A worker cannot be both an employee and an independent contractor at the same entity per the Internal Revenue Service (IRS) and mistakenly classifying an employee as an independent contractor can result in significant fines and penalties.
Regardless of the fact that certain job duties are not part of a regular employment contract with the school, they still need to be paid through payroll. Coaches and referees are two examples of commonly misclassified individuals.
The determination is made on the relationship with the worker, not each type of work the worker is doing. A charter school has a continuing relationship with an employee, while the school’s relationship with an independent contractor is limited to a specific time frame.
Under common-law rules, anyone who performs services for the school is an employee if you can control what will be done and how it will be done. This is so even when you give the employee freedom of action. What matters is that the school has the right to control the details of how the services are performed.
A school must show there is a reasonable basis to classify the worker as an independent contractor in order to escape the burden of paying taxes for the worker. If the school already classifies the worker as an employee, you will have a tough time making a case with an IRS. Misclassifying the worker can expose the school to additional risk and back taxes. If you classify an employee as an independent contractor and you have no reasonable basis for doing so, you may be held liable for employment taxes for that worker and late payment penalties.
The courts have considered many facts in deciding whether a worker is an independent contractor or an employee. These relevant facts fall into three main categories: behavioral control; financial control; and relationship of the parties. So, how does your school determine the correct classification? Below are some definitions an examples to help you sort it out:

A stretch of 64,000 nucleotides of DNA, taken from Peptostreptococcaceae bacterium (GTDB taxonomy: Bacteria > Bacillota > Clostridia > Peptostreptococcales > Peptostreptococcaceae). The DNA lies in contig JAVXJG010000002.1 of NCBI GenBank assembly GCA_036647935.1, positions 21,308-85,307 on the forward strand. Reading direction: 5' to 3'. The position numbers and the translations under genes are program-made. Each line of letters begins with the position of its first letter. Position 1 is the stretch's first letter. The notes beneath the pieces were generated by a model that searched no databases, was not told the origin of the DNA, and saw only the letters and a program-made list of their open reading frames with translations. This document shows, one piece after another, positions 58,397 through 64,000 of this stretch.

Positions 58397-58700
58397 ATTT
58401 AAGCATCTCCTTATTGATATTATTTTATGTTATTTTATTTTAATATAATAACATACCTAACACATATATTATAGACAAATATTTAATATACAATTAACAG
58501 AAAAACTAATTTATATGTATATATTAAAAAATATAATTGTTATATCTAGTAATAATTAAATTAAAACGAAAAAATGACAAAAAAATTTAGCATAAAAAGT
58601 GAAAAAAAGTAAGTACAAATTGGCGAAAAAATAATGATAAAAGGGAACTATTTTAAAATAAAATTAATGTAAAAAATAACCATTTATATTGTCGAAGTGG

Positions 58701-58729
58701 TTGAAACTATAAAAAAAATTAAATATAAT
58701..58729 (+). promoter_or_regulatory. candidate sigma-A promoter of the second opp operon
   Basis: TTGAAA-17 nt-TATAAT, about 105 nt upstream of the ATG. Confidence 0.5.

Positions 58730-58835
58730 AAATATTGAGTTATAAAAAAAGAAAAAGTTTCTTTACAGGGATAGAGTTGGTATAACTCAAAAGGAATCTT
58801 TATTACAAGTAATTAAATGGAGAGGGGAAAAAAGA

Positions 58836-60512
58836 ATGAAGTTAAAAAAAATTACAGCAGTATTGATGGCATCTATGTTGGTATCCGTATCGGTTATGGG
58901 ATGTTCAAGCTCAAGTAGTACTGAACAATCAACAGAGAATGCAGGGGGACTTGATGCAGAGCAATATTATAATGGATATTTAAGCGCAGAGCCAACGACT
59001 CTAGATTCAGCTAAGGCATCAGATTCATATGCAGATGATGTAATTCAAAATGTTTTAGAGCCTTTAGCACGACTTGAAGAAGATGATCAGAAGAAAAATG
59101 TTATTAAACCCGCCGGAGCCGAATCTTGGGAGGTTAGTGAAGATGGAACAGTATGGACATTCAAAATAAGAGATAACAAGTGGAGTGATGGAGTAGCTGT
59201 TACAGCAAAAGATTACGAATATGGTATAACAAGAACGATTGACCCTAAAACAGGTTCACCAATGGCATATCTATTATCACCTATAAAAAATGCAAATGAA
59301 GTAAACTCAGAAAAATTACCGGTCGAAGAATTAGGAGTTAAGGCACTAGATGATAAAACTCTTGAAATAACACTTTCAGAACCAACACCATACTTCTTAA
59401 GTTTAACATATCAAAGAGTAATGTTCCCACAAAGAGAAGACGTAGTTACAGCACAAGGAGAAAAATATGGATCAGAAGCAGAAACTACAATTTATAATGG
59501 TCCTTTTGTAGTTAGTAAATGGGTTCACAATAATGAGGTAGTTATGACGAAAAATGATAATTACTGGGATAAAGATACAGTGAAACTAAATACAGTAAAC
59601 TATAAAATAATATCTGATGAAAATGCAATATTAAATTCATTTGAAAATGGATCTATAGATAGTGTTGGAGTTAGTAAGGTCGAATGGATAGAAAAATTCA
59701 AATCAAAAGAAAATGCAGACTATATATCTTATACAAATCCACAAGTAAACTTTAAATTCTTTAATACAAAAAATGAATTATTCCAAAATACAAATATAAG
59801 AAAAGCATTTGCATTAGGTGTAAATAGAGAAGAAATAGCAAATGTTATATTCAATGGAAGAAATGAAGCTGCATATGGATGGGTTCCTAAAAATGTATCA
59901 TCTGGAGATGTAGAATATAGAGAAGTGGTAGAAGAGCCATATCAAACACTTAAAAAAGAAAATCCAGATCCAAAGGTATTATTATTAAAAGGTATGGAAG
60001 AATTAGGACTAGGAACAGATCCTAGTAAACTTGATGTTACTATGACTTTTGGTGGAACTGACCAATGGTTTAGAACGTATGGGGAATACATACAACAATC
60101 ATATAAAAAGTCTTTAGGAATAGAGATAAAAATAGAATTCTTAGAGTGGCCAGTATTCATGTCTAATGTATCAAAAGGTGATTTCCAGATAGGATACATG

A worker is an employee when the school has the right to direct and control the worker. The charter school does not have to actually direct or control the way the work is done – as long as the school has the right to direct and control the work.
- how, when, or where to do the work
- what tools or equipment to use
- what assistance to hire to help with the work
- where to purchase supplies and services
If the school provides the worker with training about required procedures and methods, this indicates that the school wants the work done in a certain way, and this suggests that the worker may be an employee.
If the worker receive benefits, such as insurance, pension, or paid leave, this is also an indication that the worker may be an employee.
When the worker is an employee…
The school must withhold income tax as well as Social Security and Medicare taxes. Also, the school is responsible for reporting all money paid to the employee during the tax year on a W-2 as well as reporting state and federal unemployment insurance.
Independent contractors normally interact with a person or department that wants a certain service or task completed and typically enters into a contract with specifics on the work to be performed, when it will be completed and the total amount to be paid upon completion. The school does not withhold taxes and employment and labor laws also do not apply to independent contractors. Below are some examples of ways that you can determine if the worker is an independent contractor:
- the worker has a significant investment in his or her work
- the worker is not reimbursed for some or all business expenses
- the worker can realize a profit or incur a loss
When the worker is an independent contractor…
The school may be required to give the worker Form 1099-MISC, Miscellaneous Income, to report what it has paid to the worker.
The worker provides his/her name, address and Taxpayer Identification Number, and certification about back up withholding on a W-9.
The worker is responsible for paying his/her own income tax and self-employment tax. The school does not withhold taxes from the worker’s pay.
Keep everyone on the same page…
Misclassifying a person as an independent contractor when, in fact they are employees, can leave the school facing financial and other penalties. If the IRS suspects fraud or intentional misconduct, it can impose additional fines and penalties, even criminal penalties. Not sure how to sort out how to correctly classify your workforce? Start here.
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